February 7, 2006
British Muslim cleric guilty of inciting murder
By Michael Holden
LONDON (Reuters) - The most prominent British Muslim cleric
to stand trial on terrorism charges since the September 11,
2001 attacks on the United States was found guilty by a London
court on Tuesday of 11 counts including inciting murder.
Egyptian-born Abu Hamza al-Masri was also convicted of
stirring up racial hatred and possessing a handbook "of use to
terrorists." He could face life in prison.
The incitement to murder charges stemmed from sermons he
delivered to his followers, mostly in the late 1990s, when his
Finsbury Park mosque in North London was seen as a hotbed of
radicalism, attracting followers from all over Europe.
Among those who worshipped there were convicted
"shoebomber" Richard Reid, who tried to blow up an airliner
over the Atlantic, and "20th hijacker" Zacarias Moussaoui, now
fighting the death penalty after pleading guilty to conspiracy
charges related to the September 11 attacks.
Hamza, who lost both hands and an eye in Afghanistan, is
still wanted by the United States on charges of trying to set
up a "terrorist training camp" in the state of Oregon.
The Finsbury Park mosque helped earn the British capital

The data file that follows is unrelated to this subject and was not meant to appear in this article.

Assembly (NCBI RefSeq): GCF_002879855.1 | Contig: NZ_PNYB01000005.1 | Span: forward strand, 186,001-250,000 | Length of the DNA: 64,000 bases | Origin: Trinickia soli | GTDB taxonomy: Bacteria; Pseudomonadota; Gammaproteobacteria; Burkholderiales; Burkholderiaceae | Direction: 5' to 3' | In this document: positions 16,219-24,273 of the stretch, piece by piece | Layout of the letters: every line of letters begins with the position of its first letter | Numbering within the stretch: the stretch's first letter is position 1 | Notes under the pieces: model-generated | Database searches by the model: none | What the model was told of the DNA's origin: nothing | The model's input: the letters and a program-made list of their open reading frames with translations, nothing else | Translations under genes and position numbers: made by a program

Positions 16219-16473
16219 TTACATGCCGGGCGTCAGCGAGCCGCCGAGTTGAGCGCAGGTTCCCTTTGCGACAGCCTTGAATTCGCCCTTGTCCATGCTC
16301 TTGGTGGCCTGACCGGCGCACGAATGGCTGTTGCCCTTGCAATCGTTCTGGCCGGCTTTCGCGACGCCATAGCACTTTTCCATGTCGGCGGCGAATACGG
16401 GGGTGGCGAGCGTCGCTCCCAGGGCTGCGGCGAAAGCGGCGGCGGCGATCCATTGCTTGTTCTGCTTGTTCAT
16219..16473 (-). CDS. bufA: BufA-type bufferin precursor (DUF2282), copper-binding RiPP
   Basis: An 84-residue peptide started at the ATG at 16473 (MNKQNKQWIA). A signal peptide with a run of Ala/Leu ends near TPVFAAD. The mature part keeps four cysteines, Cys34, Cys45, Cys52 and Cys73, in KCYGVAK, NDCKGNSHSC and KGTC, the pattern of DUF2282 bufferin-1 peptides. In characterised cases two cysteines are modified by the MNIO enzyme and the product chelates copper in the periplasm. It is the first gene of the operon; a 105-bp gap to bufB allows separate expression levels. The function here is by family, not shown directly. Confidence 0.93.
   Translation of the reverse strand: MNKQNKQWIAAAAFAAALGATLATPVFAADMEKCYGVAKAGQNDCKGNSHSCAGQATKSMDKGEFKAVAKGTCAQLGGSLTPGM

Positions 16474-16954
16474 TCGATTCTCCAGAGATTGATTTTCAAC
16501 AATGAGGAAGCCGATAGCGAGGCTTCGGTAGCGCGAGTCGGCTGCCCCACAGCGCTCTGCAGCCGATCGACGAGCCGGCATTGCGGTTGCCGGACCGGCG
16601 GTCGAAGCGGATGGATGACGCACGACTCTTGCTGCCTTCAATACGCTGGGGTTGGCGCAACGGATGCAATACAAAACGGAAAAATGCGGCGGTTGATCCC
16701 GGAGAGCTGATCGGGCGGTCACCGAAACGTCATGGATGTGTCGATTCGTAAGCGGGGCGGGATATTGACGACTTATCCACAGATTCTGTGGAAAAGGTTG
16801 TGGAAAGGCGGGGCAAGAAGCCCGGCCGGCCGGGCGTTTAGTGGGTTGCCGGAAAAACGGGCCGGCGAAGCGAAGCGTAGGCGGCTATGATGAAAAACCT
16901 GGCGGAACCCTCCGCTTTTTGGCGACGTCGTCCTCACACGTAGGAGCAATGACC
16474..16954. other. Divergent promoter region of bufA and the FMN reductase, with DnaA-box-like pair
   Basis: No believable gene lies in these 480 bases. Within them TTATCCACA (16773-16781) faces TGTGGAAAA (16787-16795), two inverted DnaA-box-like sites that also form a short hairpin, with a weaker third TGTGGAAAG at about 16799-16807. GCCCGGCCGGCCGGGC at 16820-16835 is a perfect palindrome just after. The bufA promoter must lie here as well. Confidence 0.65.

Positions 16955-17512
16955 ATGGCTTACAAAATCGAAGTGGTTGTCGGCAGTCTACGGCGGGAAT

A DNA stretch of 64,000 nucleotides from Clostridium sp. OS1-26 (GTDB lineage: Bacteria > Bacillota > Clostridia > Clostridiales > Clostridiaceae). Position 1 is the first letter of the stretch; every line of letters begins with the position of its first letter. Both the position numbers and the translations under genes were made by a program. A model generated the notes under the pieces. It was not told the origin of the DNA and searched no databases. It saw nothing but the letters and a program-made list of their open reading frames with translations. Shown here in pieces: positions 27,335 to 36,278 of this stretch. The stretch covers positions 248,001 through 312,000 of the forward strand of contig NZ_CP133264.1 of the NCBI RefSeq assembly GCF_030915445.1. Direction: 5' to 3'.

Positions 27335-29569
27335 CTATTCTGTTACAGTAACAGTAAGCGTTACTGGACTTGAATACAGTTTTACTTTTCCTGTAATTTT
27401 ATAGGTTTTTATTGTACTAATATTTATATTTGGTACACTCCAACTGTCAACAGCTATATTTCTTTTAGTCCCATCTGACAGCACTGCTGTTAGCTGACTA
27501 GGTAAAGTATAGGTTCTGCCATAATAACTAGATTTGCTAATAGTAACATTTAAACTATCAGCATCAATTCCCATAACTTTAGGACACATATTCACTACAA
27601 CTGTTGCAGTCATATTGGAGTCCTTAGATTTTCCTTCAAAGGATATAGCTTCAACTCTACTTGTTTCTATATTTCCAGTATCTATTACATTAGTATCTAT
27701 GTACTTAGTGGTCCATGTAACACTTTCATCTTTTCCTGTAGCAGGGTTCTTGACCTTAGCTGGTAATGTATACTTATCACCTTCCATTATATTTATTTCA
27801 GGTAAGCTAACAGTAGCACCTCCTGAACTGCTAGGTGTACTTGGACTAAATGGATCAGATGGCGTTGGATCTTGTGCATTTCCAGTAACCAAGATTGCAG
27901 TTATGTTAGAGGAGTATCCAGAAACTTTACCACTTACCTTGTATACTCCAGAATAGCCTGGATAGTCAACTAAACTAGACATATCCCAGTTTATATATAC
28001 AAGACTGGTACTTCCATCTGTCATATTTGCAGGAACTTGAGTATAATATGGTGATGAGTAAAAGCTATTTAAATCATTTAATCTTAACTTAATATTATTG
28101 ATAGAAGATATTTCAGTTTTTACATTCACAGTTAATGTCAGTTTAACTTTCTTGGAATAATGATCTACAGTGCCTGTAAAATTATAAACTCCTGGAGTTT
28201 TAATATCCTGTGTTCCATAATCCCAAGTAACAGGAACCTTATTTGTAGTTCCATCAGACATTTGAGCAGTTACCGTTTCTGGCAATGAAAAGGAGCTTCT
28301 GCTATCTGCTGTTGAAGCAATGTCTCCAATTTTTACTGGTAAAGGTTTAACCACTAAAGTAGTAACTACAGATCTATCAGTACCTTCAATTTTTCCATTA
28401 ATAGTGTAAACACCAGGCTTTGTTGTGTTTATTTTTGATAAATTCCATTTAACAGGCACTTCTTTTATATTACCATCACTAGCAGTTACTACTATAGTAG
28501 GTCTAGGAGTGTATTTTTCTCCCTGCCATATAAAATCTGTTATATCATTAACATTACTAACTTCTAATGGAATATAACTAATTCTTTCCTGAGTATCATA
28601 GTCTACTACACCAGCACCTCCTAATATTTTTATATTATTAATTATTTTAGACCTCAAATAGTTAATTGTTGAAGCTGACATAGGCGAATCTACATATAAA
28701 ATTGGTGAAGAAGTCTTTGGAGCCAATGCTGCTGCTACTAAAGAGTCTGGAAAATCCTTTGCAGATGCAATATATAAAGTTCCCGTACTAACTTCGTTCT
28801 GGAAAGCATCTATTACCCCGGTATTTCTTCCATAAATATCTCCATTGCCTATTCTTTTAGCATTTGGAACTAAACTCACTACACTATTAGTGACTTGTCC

the nickname "Londonistan" among European security services who
felt Britain was too tolerant toward radical Muslim clerics.
In addition to the cases of Reid and Moussaoui, the mosque
was a base for Kamel Bourgass, convicted last year in a
conspiracy to launch chemical attacks with the poison ricin,
and British suicide bombers who flew to Israel to attack a bar.
But despite immigration cases that tried to strip him of
British citizenship for supporting Osama bin Laden, and high
profile raids on the mosque, British police never tied any of
those criminal cases directly to Abu Hamza.
A police source said before the verdicts were announced at
the Old Bailey court: "We don't think that it's a coincidence
but we don't have any evidence (to link Hamza to them) or he'd
be facing a charge of directing terrorism."
"To say he's divorced from operational terrorism activity
would probably be wrong. We're not saying he's the leader of
global jihad but he is definitely part of that movement."